Ralphie 2729
Ralphie 2729 Ralphie 2729
Parker 2728
Parker 2728 Parker 2728
Odie 2725
Odie 2725 Odie 2725
Sparky 2723
Sparky 2723 Sparky 2723
Felicia 2722
Felicia 2722 Felicia 2722
Rocko Roll 2672
Rocko Roll 2672 Rocko Roll 2672
Jezebel 2665
Jezebel 2665 Jezebel 2665
Savannah 2720
Savannah 2720 Savannah 2720

Our Press

July 24 2012

Muttville Means Second Chance for Senior Dogs

With their non-stop cuteness and sense of play, it’s easy to fall in love with a puppy. At shelters and adoption events, puppies invariably grab the attention and the hearts of many potential adopters.

But, just as needy of loving homes, are senior dogs. When they find their way into the shelter system, many have a difficult time ever stepping out again. “Once a senior dog arrives at an animal shelter, its chances of being adopted are not good,” explains Sherri Franklin, founder and executive director of Muttville senior dog rescue. “Shelters won’t put a dog up for adoption that may have health issues, or a dog that the shelter doesn’t think is adoptable. Many senior dogs fall into that category. They are one of the first to get euthanized when there is no space.”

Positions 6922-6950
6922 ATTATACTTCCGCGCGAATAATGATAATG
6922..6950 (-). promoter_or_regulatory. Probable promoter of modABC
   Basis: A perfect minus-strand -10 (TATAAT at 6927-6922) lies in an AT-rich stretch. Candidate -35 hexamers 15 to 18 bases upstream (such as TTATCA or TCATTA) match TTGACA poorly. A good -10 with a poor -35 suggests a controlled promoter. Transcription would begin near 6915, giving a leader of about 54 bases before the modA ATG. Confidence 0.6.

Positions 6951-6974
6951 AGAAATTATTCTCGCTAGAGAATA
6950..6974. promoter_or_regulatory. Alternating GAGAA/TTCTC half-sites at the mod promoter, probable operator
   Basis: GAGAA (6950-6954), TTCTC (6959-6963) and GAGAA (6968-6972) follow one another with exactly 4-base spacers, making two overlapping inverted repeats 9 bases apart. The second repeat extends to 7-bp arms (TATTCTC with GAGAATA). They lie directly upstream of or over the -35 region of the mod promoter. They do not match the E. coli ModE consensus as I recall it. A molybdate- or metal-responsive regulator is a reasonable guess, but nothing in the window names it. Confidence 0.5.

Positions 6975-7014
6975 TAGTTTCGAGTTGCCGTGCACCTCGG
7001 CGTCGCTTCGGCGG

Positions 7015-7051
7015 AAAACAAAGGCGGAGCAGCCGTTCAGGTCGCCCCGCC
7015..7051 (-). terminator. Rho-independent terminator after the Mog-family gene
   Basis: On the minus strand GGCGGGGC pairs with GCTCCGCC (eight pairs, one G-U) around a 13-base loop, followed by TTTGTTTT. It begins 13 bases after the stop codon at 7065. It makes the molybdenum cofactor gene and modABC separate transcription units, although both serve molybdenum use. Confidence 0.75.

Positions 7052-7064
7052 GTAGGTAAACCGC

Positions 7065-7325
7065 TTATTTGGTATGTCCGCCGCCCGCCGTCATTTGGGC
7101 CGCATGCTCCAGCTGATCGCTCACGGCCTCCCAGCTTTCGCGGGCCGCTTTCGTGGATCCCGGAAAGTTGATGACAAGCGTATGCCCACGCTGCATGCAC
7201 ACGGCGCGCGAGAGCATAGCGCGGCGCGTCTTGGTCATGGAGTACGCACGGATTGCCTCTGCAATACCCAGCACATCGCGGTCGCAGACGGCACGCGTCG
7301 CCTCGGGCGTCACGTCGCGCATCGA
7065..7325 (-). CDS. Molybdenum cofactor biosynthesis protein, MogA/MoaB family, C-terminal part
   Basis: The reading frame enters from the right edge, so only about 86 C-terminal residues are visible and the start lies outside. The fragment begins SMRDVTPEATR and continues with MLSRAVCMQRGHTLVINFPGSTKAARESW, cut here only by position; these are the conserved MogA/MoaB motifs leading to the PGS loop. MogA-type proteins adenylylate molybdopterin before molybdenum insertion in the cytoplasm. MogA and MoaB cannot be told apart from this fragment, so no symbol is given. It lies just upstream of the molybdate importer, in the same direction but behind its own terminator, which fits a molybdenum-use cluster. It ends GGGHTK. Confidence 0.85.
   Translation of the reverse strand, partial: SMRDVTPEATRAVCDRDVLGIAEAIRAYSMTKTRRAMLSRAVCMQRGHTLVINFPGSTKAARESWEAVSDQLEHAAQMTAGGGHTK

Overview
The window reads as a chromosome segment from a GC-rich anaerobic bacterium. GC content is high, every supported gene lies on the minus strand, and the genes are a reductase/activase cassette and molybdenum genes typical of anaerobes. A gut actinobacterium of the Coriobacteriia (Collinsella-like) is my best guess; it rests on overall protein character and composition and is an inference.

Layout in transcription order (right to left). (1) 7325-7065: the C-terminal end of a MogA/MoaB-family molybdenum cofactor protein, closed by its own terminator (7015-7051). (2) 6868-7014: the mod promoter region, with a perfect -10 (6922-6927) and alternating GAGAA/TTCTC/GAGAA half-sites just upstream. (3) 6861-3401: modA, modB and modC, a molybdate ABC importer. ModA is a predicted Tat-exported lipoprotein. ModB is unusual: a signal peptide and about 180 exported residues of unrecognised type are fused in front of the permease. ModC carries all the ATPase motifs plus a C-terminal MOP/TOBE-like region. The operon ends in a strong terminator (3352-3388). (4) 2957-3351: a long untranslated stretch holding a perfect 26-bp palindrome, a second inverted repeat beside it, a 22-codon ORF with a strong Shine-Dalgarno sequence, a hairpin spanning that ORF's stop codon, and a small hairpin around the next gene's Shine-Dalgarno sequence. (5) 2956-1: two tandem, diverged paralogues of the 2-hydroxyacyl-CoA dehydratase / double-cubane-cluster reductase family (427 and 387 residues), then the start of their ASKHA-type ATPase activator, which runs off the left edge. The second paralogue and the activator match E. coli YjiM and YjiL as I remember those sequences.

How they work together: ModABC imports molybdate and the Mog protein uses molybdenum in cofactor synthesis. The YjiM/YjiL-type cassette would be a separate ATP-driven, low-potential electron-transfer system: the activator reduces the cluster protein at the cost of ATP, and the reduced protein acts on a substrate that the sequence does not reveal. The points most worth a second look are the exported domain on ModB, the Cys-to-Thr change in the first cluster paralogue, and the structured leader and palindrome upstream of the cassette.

Fortunately for many senior dogs, special rescues such as Muttville lend a helping paw. This San Francisco-based rescue was founded in 2007 by Franklin who explains, “Years ago while I was volunteering at SFSPCA, I noticed the older dogs always getting passed over while younger dogs were adopted. Many older dogs were euthanized back then, and it broke my heart. I started taking them to my home, one at a time, finding homes for them, but knew that I couldn’t do all the work alone – and to affect more dogs and spread the word, a non-profit organization was needed, hence Muttville!” …